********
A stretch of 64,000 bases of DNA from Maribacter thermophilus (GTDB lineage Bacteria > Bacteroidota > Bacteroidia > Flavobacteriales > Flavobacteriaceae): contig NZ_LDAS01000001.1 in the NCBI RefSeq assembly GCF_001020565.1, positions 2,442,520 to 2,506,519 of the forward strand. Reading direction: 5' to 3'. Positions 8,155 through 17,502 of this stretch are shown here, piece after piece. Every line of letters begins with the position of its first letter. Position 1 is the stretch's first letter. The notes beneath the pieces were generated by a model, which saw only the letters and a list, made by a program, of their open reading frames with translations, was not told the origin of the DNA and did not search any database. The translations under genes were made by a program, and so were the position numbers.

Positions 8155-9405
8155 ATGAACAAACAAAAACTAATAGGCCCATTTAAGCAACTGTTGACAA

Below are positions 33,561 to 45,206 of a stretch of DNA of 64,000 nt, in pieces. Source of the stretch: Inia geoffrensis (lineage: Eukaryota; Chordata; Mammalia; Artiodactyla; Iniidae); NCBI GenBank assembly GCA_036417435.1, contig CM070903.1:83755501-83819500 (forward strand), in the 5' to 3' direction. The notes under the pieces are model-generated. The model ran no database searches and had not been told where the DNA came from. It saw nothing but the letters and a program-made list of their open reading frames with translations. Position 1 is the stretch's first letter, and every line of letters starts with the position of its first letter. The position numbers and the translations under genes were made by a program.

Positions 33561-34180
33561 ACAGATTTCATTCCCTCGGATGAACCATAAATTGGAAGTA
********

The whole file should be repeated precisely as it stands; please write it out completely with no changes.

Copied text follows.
A stretch of 64,000 bases of DNA from Maribacter thermophilus (GTDB lineage Bacteria > Bacteroidota > Bacteroidia > Flavobacteriales > Flavobacteriaceae): contig NZ_LDAS01000001.1 in the NCBI RefSeq assembly GCF_001020565.1, positions 2,442,520 to 2,506,519 of the forward strand. Reading direction: 5' to 3'. Positions 8,155 through 17,502 of this stretch are shown here, piece after piece. Every line of letters begins with the position of its first letter. Position 1 is the stretch's first letter. The notes beneath the pieces were generated by a model, which saw only the letters and a list, made by a program, of their open reading frames with translations, was not told the origin of the DNA and did not search any database. The translations under genes were made by a program, and so were the position numbers.

Positions 8155-9405
8155 ATGAACAAACAAAAACTAATAGGCCCATTTAAGCAACTGTTGACAA

Below are positions 33,561 to 45,206 of a stretch of DNA of 64,000 nt, in pieces. Source of the stretch: Inia geoffrensis (lineage: Eukaryota; Chordata; Mammalia; Artiodactyla; Iniidae); NCBI GenBank assembly GCA_036417435.1, contig CM070903.1:83755501-83819500 (forward strand), in the 5' to 3' direction. The notes under the pieces are model-generated. The model ran no database searches and had not been told where the DNA came from. It saw nothing but the letters and a program-made list of their open reading frames with translations. Position 1 is the stretch's first letter, and every line of letters starts with the position of its first letter. The position numbers and the translations under genes were made by a program.

Positions 33561-34180
33561 ACAGATTTCATTCCCTCGGATGAACCATAAATTGGAAGTA